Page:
Tallaght Earthquake — 19 Comments

  1. The government’s primary aim at the moment is to make sure that the Luas stays on track.

  2. Popyeye – Good God!! It’s happening all over the place. A terrorist plot or a Skobie culling policy?

  3. A nice piece of indigenisation of a British story!

    Can you still buy packets of ten?

    On a serious note, social welfare recipents often have more disposable income than many working people. When RTE ran ‘Searching for the Pope’s Children’ last autumn, the strongest reaction was against the woman whose rent was paid and who said she only had €400 per week in benefits. A working man would have to have to earn over €40,000 a year to have €400 cash after he has paid his rent.

    When the economic downturn comes there are some nasty resentments that could manifest themselves.

  4. Ian,

    It always seems to be the lower to middle income earner who carries the brunt. At the bottom end of the scale, there are allowances and benefits, medical cards and the like. At the top end, they can afford tax avoidance schemes. It’s always the family in the middle that gets hit.

    Speaking for myself, I am on a pension style salary that is way below the average income. I don’t have a medical card. I am not entitled to any Social Welfare benefits. The only benefit I have is that I don’t pay tax simply because I’m below the threshold.

  5. Popeyemoon,

    This has been around for a few years now, in various forms. The one I posted was rehashed by someone at the BBC (I think) after the pathetic earthquake that ‘hit’ SE England a couple of weeks back. I just added some pictures of the ‘devastation’. Yeah, it’s a cheap jab at chavs, but who cares? No-one wears Burberry and expects to pass unnoticed.

    I posted it because a couple of days earlier I’d written a short piece about a real earthquake in Alaska in 1964. Check it out.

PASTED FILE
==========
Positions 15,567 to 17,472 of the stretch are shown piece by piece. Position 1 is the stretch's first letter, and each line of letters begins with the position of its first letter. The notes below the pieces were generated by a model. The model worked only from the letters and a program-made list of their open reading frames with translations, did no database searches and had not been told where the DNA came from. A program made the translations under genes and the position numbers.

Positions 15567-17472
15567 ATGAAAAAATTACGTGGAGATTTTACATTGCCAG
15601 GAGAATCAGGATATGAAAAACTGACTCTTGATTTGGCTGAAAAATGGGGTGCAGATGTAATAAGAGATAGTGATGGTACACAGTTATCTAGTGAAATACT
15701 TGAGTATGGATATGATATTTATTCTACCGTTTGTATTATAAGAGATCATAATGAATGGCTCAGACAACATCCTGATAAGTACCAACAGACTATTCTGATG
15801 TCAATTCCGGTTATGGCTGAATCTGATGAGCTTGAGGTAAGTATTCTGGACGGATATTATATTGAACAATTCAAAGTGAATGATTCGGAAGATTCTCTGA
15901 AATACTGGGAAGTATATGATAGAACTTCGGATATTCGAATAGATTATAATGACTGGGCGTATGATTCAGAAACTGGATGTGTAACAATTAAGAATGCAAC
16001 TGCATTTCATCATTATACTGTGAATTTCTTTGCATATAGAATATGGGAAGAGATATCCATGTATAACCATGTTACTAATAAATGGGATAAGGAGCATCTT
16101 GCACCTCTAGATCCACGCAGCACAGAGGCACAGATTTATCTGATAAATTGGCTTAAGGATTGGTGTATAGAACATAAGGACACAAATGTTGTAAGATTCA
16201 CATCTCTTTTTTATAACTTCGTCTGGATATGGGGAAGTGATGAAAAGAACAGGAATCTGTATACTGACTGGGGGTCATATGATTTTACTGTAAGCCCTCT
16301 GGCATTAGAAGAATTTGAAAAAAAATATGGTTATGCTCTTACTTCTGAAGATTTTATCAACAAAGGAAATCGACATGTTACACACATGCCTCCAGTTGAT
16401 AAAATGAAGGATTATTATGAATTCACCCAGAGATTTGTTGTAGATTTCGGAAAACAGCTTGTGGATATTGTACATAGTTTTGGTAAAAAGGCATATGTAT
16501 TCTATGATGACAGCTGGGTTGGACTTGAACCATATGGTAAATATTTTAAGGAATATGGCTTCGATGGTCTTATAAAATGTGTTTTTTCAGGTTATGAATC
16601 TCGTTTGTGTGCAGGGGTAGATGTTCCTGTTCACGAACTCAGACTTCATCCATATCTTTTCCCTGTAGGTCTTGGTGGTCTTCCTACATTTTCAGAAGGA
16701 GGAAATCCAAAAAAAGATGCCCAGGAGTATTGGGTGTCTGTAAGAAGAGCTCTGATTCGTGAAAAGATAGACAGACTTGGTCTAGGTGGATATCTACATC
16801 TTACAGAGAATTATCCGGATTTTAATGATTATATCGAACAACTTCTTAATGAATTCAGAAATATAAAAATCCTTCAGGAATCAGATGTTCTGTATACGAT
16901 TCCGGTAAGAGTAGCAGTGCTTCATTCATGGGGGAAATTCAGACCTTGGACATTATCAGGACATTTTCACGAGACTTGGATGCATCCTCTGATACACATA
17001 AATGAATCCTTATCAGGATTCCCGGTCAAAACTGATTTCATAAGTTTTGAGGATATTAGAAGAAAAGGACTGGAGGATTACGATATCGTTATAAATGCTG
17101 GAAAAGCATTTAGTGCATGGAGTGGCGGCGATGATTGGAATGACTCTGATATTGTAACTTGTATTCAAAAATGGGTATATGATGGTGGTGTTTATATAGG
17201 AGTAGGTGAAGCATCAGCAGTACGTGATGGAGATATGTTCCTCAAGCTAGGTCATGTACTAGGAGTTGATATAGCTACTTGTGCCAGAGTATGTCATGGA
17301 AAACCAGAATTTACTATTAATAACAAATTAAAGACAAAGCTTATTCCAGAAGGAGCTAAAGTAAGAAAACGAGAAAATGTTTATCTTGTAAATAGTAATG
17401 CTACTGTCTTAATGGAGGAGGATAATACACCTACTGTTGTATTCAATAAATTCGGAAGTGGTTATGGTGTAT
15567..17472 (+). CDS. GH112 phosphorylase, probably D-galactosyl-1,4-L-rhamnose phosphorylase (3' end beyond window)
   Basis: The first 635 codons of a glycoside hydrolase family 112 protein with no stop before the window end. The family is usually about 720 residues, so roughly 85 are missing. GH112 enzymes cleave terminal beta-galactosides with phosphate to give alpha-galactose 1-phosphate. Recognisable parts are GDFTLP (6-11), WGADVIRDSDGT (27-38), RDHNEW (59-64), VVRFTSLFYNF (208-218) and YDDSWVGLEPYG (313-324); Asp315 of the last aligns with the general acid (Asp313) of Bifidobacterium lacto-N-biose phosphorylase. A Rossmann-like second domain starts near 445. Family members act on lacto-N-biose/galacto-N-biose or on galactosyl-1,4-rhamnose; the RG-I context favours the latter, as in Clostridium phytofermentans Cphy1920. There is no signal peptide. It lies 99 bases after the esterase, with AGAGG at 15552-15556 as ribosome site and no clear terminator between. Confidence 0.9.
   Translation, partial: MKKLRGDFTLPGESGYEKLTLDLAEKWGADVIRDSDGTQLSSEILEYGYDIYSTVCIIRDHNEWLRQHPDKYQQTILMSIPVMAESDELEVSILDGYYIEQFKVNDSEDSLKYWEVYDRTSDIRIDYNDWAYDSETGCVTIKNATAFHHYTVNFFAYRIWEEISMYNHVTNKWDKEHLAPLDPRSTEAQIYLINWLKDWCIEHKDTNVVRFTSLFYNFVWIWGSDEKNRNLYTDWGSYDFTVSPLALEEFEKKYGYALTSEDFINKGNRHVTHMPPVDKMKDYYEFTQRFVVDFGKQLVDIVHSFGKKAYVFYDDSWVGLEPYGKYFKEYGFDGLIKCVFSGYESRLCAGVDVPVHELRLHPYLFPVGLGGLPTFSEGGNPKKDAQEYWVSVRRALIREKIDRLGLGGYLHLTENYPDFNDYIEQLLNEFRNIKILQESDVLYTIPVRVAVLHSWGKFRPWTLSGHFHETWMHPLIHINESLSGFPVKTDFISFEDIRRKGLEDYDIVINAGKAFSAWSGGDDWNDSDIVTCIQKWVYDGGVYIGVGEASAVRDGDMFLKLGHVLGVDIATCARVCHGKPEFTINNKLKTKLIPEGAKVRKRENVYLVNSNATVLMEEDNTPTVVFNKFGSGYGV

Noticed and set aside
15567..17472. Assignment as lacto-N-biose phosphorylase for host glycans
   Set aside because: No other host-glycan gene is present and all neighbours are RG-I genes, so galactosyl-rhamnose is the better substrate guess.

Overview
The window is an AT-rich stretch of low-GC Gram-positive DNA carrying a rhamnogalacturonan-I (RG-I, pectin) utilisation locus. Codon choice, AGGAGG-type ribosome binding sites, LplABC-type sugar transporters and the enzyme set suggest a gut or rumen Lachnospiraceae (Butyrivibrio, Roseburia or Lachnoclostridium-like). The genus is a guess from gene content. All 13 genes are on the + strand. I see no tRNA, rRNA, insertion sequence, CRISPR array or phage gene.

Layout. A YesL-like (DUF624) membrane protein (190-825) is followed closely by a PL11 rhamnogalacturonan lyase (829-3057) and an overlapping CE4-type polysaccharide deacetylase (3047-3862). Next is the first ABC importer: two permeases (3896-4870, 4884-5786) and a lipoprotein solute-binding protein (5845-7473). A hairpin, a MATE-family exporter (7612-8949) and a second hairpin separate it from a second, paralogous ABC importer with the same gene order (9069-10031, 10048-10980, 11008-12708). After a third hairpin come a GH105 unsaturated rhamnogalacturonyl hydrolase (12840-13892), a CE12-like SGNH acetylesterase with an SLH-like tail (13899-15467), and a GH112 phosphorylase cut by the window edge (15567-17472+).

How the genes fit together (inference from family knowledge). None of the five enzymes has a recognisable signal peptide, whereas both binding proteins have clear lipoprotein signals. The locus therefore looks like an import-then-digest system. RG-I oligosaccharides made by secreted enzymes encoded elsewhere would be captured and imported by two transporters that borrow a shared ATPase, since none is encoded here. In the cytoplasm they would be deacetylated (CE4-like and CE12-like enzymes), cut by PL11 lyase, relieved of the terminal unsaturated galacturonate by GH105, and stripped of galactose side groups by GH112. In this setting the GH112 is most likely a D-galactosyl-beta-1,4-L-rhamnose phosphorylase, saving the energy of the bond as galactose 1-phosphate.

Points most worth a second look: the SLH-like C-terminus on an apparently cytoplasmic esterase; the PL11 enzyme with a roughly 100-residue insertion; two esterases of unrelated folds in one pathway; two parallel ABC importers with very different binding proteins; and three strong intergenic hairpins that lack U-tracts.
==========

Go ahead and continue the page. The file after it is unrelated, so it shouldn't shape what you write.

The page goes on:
It’s a coincidence this came out the day after my post, right? I’ve not heard of any ‘quake in Tallaght. If it’s not a coincidence, perhaps a link would be in order.

  6. Snobbery, nay, I applaud your efforts, Grandad.

    Socialism belongs in the 20th century if you don’t mind.

  7. @KuiperCliff – You will not believe this, but it is pure coincidence! A case of great minds thinking alike? I had it sitting in reserve for the last week or so, and posted it today, as I was running an experiment in WordPress.

    I remember that Alaskan earthquake. It made headlines around the world. And I agree about the English one – a few chimney stacks? They haven’t a clue!

    @Caro – Yes. I should have revised that figure!

    @Dario – I knew that would appeal to you.

  8. Grandad,

    I believe you! Great minds thinking alike? I dunno – fools seldom differ, perhaps?

    I’m an Englishman living in Egypt, but Slainte! to you.

  9. It’s hardly socialism to point out how easy it is to dump on Ireland’s poor.

    I wouldn’t pay too much attention to anecdotal evidence because for every story you hear of someone making a lot of money on the dole there are 10 more about OAPs freezing on paltry pensions, families who can’t afford childcare and single mothers who will lose their medical cards if they take on a menial labour job. It’s a complex thing so I don’t go in for anecdotes too much.

    And the earthquake ‘joke’ has been around for years, that’s why I groaned when I saw it.

  10. PP,

    The only evidence I have is from people I try to help, including a Traveller family whom I know well.

    The welfare system has trapped people in poverty. It will always be at a low level, otherwise why would people work? Yet it penalises people who try to lift themselves out of it by immediately taking away all their entitlements when they get a job instead of having a tapered system. I know a couple trying to pay their mortgage and all their bills and bring up their son on a wage of €25,000 p.a.

    There needs to be some joined up thinking in Government.

  11. I take your point Ian. The ‘penalties’ you talk about are what I’m going on about re:medical cards.

    And yours Grandad.

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